In Luke 24:46-48 we have much the same message with the gospel defined: “This is what is written: The Christ will suffer and rise from the dead on the third day, and repentance and forgiveness of sins will be preached in his name to all nations, beginning at Jerusalem. You are witnesses of these things.” Jesus presents the gospel message and the necessity that his witnesses preach that gospel to all nations. In these two Great Commission passages, the emphasis is clearly on evangelism and missions.

Finally, John gives us the least information in his statement of the commission. In John 20:21-22 Jesus tells the disciples that he’s sending them and provides them with the Holy Spirit in anticipation of Pentecost.

We must not stop here. There’s a third context. Much of Jesus’s teaching of the Twelve (who are believers, except for Judas) concerns discipleship or the need for the disciple to grow in Christ (Matt. 16:24-26; 20:26-28; Luke 9:23-25). For example, Matthew 16:24 says, “Then Jesus said to his disciples, `If anyone would come after me, he must deny himself and take up his cross and follow me.”‘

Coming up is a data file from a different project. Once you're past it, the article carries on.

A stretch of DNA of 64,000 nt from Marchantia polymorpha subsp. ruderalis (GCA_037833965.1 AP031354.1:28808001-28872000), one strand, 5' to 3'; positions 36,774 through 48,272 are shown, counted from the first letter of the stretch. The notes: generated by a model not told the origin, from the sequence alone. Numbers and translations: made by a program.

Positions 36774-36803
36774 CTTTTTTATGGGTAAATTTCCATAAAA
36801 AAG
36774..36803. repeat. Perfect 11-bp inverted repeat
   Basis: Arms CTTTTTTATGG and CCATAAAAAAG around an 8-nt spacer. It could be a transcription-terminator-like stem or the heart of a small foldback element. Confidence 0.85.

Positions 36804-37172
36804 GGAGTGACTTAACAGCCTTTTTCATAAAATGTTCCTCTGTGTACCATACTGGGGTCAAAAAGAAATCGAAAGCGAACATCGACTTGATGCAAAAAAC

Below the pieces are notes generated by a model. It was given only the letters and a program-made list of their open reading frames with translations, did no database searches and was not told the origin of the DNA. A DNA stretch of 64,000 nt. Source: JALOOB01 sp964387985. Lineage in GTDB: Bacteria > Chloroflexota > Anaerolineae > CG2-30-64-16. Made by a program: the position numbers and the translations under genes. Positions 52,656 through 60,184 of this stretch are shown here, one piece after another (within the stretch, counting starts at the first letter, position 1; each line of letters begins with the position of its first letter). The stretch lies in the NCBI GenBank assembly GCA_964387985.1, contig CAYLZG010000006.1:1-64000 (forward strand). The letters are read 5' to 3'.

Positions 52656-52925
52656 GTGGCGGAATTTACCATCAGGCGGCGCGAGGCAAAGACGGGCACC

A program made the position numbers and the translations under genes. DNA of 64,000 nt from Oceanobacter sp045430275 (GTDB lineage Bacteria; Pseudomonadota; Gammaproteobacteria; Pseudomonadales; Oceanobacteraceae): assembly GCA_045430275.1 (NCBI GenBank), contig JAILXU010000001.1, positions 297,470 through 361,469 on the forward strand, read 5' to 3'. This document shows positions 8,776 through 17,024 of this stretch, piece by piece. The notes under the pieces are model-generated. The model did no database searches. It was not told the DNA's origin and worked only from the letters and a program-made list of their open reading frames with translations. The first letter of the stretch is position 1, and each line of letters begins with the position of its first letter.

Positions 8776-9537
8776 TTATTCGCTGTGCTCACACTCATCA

So how does this relate to the passages in Acts and the other commission passages in the Gospels? The answer is that the Great Commission has both an evangelism and an edification or spiritual growth component. To make a disciple, first one has to win a person (a nondisciple) to Christ. At that point he or she becomes a disciple. It doesn’t stop there. Now this new disciple needs to grow or mature as a disciple, hence the edification component.

“Baptizing and Teaching”